The VPride Foundation had a full day workshop on Human Rights on Monday 24th October 2016 at Paton Memorial Church (PMC) hall.
It was funded by the Secretariat of Pacific Community (SPC), the Regional Rights Resource Team through the Country Focal Officer in Vanuatu and supported by the Vanuatu Women Centre (VWC).
The workshop ‘Introduction to LGBTI Human Rights, SOGIE, Health and Gender Based Violence Workshop’ was the first between the Vanuatu Women’s Centre and VPride Foundation.
The VWC’s Ms. Vola Matas spearheaded the morning presentation with support from Ms. Merilyn Tahi and Jill Makikon. It included a group discussion about gender and equality and domestic violence.
Ms. Matas encouraged the VPride members to workshop in small groups and asked them to explore gender stereotypes. As the groups wrote down the expectations of what a male and female is supposed to ‘be’ and ‘do’ in Ni-Vanuatu society, it became evident that not conforming to gender roles was the root of discrimination.
‘What do we tell little boys? We tell them not to cry, we make them wear trousers, we give them blue clothes and make them play with trucks. If they do cry, we think they are weak, and if they don’t like trucks, we think there is something wrong with them,’ says Ms. Matas. ‘What do we tell little girls? We tell them to wear a dress, we give them pink things, we make them cook and clean. And what happens when they don’t do it? We beat them.’
Ms. Matas went on to explain that gender-based violence against women could be applied to violence against the LGBTI community in Vanuatu. ‘Many women get beaten by their husbands for not cooking or cleaning. Because you don’t fit into either the ‘male’ or ‘female’ category, you will probably understand the discrimination first-hand,’ said Ms. Matas to the VPride members.
‘Gender is a learnt thing. We already discussed what we teach boys and girls from a young age and how if we don’t conform to the norm, we face discrimination. We can unlearn this gender stereotyping. The community is bias and it must be understood that we all have a right to life and we are all God’s creations.’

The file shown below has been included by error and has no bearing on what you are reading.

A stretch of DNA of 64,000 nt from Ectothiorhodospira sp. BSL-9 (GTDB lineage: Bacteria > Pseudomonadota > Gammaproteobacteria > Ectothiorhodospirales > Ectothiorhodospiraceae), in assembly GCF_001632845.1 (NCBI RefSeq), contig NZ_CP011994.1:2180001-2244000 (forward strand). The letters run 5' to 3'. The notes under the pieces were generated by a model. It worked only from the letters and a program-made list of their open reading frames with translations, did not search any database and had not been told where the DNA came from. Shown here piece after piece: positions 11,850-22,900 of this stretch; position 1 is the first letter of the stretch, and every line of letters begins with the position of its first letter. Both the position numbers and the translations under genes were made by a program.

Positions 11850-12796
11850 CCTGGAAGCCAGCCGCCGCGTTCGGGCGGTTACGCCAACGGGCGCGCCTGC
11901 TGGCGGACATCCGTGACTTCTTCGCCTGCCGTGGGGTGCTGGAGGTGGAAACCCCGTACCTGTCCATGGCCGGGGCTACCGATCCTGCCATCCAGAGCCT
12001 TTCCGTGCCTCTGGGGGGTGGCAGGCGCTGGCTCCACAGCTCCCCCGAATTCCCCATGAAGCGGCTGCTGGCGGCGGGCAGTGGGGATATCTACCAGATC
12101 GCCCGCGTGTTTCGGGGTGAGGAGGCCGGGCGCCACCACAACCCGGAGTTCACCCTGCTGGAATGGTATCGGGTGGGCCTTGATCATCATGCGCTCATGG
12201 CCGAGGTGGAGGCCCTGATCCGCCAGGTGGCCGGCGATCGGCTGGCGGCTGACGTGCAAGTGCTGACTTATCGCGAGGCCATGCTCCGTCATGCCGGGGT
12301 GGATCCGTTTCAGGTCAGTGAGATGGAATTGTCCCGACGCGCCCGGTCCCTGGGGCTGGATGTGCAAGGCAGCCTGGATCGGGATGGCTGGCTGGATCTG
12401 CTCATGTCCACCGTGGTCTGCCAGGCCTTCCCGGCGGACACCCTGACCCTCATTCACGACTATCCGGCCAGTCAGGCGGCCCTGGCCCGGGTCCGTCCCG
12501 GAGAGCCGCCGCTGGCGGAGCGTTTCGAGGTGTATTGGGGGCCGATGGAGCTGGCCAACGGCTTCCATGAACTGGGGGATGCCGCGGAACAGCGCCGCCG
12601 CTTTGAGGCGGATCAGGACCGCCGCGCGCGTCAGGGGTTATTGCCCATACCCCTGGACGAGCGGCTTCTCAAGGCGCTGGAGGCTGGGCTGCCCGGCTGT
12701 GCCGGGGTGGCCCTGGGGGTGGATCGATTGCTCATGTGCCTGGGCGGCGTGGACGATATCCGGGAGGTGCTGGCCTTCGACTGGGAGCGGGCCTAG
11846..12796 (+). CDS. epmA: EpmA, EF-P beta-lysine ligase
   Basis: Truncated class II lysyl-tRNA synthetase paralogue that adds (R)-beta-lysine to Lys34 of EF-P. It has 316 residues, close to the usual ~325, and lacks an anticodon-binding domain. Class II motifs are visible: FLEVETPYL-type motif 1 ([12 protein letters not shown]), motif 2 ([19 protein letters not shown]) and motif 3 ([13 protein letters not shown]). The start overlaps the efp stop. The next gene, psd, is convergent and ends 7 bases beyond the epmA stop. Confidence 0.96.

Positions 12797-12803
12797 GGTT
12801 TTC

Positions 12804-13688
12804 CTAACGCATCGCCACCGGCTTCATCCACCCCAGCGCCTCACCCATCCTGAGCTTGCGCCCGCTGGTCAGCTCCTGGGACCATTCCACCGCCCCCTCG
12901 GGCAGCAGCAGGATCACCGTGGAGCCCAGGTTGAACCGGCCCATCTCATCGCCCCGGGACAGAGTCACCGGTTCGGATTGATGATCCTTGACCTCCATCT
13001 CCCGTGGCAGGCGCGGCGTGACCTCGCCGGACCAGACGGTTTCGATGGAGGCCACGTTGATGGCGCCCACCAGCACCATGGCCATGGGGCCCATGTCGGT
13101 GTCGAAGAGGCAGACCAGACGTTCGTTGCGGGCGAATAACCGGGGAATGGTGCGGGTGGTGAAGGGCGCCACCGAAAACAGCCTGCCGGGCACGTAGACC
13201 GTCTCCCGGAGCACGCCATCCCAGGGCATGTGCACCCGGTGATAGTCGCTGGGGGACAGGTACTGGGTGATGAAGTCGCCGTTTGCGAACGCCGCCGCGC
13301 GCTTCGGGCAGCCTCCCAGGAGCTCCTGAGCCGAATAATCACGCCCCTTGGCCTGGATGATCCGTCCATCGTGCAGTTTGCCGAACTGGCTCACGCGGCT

Ms. Tahi added, ‘Anyone who fights his wife is not strong. That is weak. Women can carry a baby for nine months – that is strong.’ She also encouraged any member of the LGBTI community who experiences violence to seek support from the VWC.
Unfortunately if someone is in a same-sex relationship and experiencing violence, they are not protected under the Family Protection Act 2008 and have to apply under the penal code.
Ms. Anita Jowitt, a USP Law Lecturer, further discussed the law, culture and politics of homophobia in Vanuatu. She offered interesting insight into the history of the LGBTI community in Vanuatu and revealed that there has only been one case of violence against lesbians being prosecuted. Besides that, the LGBTI presence in court is almost invisible.
When the VPride Foundation was established in 2014, it was opposed by church leaders, government officials and chiefs. At the time, chairman of the Vanuatu Christian Council of Churches, Bishop James Ligo, said, ‘Vanuatu is a Melanesian country, with our diversity, we do not want to see the life that people are living in other parts of the world happening in our country. So VCCC is prepared to work with the chiefs, with the government, in order to see what can be done in addressing the situation.’
Despite the rhetoric, Vanuatu has in fact repealed criminalization of consensual homosexual acts with persons under 18 in 2006. It also supported the joint UN Human Rights Council statement in 2011 on ending acts of violence and related human rights violations based on sexual orientation and sexual identity.
The workshop ended with a visit from the Ministry of Health who discussed rights to health access and testing for HIV/STIs.
Gillio Baxter, who organized the workshop, says it was a successful day and is looking forward to making progress for the LGBT community in Vanuatu.
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